Cervical Abnormalities in South African Women Living With HIV With High Screening and Referral Rates.

J Glob Oncol 2016 Dec 4;2(6):375-380. Epub 2016 May 4.

and , Brigham and Women's Hospital; , , and , Harvard Medical School; , Massachusetts General Hospital Center for Global Health; , Boston Children's Hospital; , Dana-Farber Cancer Institute; , Boston University, Boston, MA; , University of KwaZulu-Natal, Durban; , Western Cape Province Department of Health, Cape Town; , R.K. Khan Hospital, Chatsworth, South Africa; and , Canadian Red Cross, Ontario, Canada.

Purpose: To determine the prevalence of screening, cervical dysplasia, and malignancy on the basis of histologic diagnoses from colposcopy and large loop excision of the transformation zone among women living with HIV (WLWH) who attended an urban antiretroviral treatment (ART) clinic in KwaZulu-Natal, South Africa.

Materials And Methods: We performed a retrospective cohort study to examine a random sample of 462 WLWH during a 5-year period from 2004 to 2009. Women on ART for < 3 months were excluded. Data were abstracted from electronic records and paper charts to assess rates of cervical abnormalities detected on Pap smears as well as time to colposcopy.

Results: During the study period, 432 women (93.5%) had at least one evaluable Papanicolau test. At baseline, 237 women (54.9%) had an abnormal Papanicolau test, and of these patients, 181 (76.3%) had a Papanicolau test that qualified for further colposcopic evaluation. In addition, 115 women (63.5%) received colposcopy within a median of 39 days from referral. This yielded 74 evaluable histologic samples (64.3%), of which 21.6%, 27.0%, 27.0%, and 1.4% had cervical intraepithelial neoplasia (CIN) 1, CIN2, CIN3, and invasive cervical cancer, respectively.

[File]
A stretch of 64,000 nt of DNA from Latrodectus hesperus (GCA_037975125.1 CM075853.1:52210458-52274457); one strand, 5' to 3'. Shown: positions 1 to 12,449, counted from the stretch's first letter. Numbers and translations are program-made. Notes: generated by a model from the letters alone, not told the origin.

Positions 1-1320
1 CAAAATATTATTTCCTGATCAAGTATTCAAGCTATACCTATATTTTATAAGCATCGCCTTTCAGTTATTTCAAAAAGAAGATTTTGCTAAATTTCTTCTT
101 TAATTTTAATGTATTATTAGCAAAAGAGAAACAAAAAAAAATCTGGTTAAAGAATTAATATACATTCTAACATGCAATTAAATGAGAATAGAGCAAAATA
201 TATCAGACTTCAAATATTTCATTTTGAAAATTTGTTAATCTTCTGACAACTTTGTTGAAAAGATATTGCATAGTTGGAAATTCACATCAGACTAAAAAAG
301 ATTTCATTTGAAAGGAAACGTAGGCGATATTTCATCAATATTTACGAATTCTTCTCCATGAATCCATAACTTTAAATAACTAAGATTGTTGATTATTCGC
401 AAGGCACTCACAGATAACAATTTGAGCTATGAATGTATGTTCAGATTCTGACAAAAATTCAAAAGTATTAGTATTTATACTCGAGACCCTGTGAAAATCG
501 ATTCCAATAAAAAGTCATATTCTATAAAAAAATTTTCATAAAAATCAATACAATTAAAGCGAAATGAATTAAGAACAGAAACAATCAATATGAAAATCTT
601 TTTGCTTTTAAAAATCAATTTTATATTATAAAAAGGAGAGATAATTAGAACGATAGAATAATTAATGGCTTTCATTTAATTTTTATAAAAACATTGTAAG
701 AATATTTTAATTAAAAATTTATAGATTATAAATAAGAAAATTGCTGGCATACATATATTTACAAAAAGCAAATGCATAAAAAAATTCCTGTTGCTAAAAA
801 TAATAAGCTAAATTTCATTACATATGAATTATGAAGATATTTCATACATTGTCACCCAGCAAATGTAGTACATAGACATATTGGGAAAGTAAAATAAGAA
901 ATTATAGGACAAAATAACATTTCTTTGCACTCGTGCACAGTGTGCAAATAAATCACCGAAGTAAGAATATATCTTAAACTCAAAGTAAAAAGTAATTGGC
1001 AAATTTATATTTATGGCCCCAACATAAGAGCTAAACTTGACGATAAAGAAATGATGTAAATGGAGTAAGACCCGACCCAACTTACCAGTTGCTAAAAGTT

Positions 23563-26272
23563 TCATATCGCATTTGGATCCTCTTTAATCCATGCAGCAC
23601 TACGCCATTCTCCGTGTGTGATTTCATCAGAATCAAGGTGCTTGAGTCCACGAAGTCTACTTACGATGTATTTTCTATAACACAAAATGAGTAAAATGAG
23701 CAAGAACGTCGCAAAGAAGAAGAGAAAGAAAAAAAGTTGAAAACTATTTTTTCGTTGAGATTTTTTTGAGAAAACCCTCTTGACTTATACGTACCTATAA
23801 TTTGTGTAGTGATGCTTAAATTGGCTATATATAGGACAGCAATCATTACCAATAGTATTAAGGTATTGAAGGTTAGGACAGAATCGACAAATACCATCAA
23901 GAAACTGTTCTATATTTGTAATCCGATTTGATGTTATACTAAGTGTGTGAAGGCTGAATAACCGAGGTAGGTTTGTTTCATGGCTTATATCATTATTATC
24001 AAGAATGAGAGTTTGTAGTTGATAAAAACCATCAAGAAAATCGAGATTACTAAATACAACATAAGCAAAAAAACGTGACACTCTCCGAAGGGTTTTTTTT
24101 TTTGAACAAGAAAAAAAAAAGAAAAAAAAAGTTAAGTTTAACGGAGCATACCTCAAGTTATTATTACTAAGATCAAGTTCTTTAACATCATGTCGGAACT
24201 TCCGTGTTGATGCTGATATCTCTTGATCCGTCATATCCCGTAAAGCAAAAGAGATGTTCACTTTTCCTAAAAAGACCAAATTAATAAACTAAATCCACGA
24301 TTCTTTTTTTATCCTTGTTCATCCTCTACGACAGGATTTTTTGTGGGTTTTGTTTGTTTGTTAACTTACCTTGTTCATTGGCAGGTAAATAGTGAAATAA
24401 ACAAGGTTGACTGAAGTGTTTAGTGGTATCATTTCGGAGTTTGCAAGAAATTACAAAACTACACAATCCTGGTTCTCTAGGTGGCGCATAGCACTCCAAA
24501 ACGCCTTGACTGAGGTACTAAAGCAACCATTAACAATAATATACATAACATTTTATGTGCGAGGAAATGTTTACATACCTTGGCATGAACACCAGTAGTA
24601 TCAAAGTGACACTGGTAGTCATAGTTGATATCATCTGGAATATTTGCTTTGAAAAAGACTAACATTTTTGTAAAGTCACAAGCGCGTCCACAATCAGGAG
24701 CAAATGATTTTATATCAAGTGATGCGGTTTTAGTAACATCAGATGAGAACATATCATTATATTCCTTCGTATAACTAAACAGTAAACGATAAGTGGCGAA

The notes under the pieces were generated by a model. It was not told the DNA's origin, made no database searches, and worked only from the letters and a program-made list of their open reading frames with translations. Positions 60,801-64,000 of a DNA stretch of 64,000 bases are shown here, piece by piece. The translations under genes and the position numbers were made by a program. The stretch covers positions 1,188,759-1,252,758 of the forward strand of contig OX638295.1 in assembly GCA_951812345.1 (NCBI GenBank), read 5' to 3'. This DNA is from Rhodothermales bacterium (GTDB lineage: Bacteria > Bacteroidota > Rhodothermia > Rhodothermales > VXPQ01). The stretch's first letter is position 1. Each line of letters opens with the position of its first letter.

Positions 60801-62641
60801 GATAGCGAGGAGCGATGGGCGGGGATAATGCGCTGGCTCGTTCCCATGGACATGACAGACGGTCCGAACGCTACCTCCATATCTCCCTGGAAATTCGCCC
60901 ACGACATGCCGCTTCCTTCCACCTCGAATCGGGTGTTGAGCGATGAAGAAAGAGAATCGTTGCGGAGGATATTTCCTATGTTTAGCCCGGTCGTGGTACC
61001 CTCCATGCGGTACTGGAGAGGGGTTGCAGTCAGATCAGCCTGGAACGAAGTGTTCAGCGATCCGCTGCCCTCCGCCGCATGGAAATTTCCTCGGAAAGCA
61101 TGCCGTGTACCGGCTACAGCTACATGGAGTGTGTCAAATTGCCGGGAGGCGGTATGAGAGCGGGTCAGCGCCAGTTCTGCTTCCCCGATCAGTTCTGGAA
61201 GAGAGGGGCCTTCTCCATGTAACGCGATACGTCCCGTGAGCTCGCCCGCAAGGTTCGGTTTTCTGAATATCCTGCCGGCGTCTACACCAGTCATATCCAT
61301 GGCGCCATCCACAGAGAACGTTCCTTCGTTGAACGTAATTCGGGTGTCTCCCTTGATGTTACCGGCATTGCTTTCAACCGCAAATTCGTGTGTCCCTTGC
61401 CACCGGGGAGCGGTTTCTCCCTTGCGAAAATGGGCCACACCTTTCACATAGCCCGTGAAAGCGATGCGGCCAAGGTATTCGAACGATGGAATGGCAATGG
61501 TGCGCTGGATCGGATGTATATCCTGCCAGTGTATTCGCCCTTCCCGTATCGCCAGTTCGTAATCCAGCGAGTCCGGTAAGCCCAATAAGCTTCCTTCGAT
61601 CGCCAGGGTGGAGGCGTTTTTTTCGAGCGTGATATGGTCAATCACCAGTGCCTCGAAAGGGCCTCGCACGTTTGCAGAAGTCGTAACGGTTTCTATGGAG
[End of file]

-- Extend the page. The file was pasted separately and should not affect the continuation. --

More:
Conclusion: In a large sample of WLWH who received ART in KwaZulu-Natal, South Africa, where Papanicolau test coverage and rates of referral for colposcopy and large loop excision of the transformation zone were high, > 75% of women with evaluable histologic samples had evidence of cervical dysplasia or malignancy. These findings underscore the importance of routine cervical screening upon entry into HIV care to optimize survival.

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Source
http://dx.doi.org/10.1200/JGO.2015.002469DOI Listing
http://www.ncbi.nlm.nih.gov/pmc/articles/PMC5493244PMC
December 2016
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